The last time I had this much stupid fun blowing things up in a video game was years ago with Painkiller. My time with Magicka was cut short before I'd had my fill of its flexible combat system, though, and not because of any impending deadline. Single-player becomes unplayable due to horrid level design halfway through, and technical problems continue to mar online co-op. Still, the affair between Magicka and myself was hot enough despite its brevity. The fact that it costs less than a movie ticket and doesn't subject you to 90 minutes of Jennifer Aniston helps.
The plot doesn't do anything more than make a few Star Wars and 300 jokes along the way to setting up a few thousand enemies between you and some kind of existential threat to the world. There are almost no RPG elements. You can find replacements to your sword and staff that may have useful passive or active effects, but it's a lot more Final Fight than Diablo.
You have no mana bar, skill points, or potions to keep track of. All that exists are the eight elements and the four ways to unleash them. You can fire freezing lightning beams (cold + lightning + arcane + projectile) or refresh your water shield (water + shield + self-cast) as fast as your fingers can input the commands. Charge your sword for later elemental devastation – may I suggest [water + fire = steam] + lightning + arcane for maximum destruction? Create volatile lightning walls, raise volcanic geysers, drop healing boulders from the sky – Magicka's combat system puts explosive creativity at your fingertips and rewards your experiments with enthusiastic animations of their deadly effects.
Investigative players will find discrete magicks with unusual effects, from Haste to Time Warp and Rain to Blizzard. The best tactics tend to combine spells, magicks, and manual dodging. For example, a water shield prevents you from getting wet. Follow that up with water + [water + fire = steam] into the Rain magick to soak all the enemies on screen. Since you're still dry, channel lightning elements (which short out and damage wet wizards) with arcane for double-damage beams. Alternatively, add in cold elements to encase enemies in ice. This is just the tip of the iceberg – you can encase yourself in rock while Meteor Shower immolates everything on screen, conjure blocking boulders around you and call lightning from the sky, and more.
The spell system works best when you don't have time to think about what you're doing, which is most of the time. There are typically a half-dozen or so enemies shooting arrows at you, charging you with cleavers held high, firing mortars, or casting spells of their own. The overall effect is not unlike God of War, but with elemental magic replacing Kratos' weapon-based combos. For the first half of the adventure, Magicka throws a well-paced, pleasant variety of combat situations at the player that encourages exploration of the destructive potential of your wizard's staff.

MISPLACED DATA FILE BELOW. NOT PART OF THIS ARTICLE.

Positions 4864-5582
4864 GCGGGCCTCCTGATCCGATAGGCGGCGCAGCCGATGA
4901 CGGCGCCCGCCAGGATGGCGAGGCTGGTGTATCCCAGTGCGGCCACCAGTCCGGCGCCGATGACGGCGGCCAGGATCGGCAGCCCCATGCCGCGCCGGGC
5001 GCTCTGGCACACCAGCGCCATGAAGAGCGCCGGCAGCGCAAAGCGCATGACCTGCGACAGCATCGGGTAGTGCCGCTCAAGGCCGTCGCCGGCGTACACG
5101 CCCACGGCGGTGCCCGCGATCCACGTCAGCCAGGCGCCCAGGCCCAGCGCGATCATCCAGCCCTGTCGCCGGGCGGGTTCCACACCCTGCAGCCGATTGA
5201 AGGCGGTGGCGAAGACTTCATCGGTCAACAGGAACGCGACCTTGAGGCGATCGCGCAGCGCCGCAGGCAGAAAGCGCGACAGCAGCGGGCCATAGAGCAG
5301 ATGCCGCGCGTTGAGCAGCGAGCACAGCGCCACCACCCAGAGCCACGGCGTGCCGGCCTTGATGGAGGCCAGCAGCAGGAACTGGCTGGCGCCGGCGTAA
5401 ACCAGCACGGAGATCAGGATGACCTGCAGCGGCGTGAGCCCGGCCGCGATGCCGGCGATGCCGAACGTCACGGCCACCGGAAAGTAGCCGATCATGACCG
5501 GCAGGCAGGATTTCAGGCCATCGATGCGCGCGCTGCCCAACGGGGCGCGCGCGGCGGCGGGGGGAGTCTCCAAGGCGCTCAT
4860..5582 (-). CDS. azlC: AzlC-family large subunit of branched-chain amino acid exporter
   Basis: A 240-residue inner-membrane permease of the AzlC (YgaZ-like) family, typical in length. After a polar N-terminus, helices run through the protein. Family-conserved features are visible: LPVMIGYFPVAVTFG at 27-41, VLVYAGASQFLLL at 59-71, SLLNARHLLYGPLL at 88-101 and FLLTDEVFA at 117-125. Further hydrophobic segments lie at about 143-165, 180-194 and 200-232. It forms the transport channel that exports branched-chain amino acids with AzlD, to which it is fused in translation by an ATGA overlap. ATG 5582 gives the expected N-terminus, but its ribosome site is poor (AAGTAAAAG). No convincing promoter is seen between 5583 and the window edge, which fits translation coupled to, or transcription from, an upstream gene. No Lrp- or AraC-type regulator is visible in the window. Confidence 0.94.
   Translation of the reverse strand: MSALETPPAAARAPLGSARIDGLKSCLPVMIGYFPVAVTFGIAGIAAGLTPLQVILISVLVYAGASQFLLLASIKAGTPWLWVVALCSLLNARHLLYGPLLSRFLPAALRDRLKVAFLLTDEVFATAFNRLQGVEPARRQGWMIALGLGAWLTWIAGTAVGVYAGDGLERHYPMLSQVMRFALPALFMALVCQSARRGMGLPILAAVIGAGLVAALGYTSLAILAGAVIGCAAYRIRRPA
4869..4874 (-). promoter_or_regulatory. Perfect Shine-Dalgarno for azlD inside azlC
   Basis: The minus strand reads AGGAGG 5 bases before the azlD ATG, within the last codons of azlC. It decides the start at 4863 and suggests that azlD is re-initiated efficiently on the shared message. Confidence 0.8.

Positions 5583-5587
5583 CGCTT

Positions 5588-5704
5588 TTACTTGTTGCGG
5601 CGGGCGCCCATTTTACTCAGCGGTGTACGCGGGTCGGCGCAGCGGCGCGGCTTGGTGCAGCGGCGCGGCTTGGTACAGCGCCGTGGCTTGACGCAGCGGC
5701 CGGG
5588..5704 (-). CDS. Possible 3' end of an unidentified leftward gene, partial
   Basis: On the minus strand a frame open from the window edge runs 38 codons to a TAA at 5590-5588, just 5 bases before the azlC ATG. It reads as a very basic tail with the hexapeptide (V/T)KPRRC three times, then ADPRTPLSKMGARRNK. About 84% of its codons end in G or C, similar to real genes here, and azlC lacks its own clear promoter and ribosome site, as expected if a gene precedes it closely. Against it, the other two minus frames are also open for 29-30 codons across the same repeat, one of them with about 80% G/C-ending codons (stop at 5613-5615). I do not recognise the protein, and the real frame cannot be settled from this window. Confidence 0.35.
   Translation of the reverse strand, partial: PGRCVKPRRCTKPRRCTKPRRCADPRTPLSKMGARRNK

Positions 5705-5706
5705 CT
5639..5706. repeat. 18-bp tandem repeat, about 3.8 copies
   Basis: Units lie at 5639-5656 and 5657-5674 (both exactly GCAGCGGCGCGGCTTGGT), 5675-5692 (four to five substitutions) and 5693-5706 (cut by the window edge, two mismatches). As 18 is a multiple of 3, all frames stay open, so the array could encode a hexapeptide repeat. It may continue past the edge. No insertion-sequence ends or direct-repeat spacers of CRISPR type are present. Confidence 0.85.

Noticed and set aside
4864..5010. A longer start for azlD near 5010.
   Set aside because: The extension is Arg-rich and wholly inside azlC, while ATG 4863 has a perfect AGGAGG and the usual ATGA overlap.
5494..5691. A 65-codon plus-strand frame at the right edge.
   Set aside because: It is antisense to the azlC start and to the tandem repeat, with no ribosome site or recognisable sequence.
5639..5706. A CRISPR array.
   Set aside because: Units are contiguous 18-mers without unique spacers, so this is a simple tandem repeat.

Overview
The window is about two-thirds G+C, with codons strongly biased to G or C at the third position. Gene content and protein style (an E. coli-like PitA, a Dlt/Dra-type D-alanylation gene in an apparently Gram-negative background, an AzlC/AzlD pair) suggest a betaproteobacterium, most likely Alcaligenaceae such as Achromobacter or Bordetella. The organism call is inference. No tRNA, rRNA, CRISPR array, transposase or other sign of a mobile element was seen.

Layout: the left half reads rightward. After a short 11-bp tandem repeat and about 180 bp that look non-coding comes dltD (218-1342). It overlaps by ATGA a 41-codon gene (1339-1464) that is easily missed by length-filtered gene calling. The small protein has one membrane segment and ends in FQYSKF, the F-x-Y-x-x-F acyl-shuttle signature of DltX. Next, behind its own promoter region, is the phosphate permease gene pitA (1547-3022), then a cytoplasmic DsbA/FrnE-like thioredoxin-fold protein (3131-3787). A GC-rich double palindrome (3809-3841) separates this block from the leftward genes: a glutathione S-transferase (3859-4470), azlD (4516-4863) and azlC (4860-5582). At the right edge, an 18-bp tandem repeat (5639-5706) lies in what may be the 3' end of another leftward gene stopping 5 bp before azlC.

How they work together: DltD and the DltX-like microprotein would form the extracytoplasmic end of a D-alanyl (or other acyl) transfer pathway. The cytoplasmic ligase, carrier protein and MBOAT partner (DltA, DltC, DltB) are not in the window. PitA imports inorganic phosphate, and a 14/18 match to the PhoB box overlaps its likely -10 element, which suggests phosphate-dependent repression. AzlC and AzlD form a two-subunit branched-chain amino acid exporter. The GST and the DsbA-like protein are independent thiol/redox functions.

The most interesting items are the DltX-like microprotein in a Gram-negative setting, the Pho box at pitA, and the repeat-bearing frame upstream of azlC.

The level design inexplicably abandons single-player balance halfway through the game, turning this easy-breezy enemy-exploding arcade game into a controller-smashing slog. Even in co-op – which is obviously where the design focus lies, and the best way to play the game – some sections of the back half of the adventure are frustrating despite ally revival requiring only a simple two-element combo. Explosive physics effects are great, until you're stuck on a tiny floating island with three enemy spellcasters who can instantly kill you by throwing you off the platform with uncounterable spell combinations of their own. Powering through the worst bits is punishing with a few friends to help you out; only the most masochistic gamers will make it through in single-player.
All of that level design stupidity can't stop Magicka's brilliant core gameplay from shining through, though. At its best, with a buddy flinging spells beside you as the two of you tear hordes of enemies limb from limb, it's Double Dragon on a flaming helicopter flying through a tornado with a pilot on his fiftieth cup of coffee. That doesn't excuse the bits that are best compared to Battletoads' legendarily frustrating hoverbike sequence, but I'm not going to pretend like I didn't get my $10 and more out of the game.
The last time I had this much stupid fun blowing things up in a video
game was years ago with Painkiller. My time with Magicka was cut short
before I'd had my fill of its flexible combat system, though, and not
because of any impending deadline.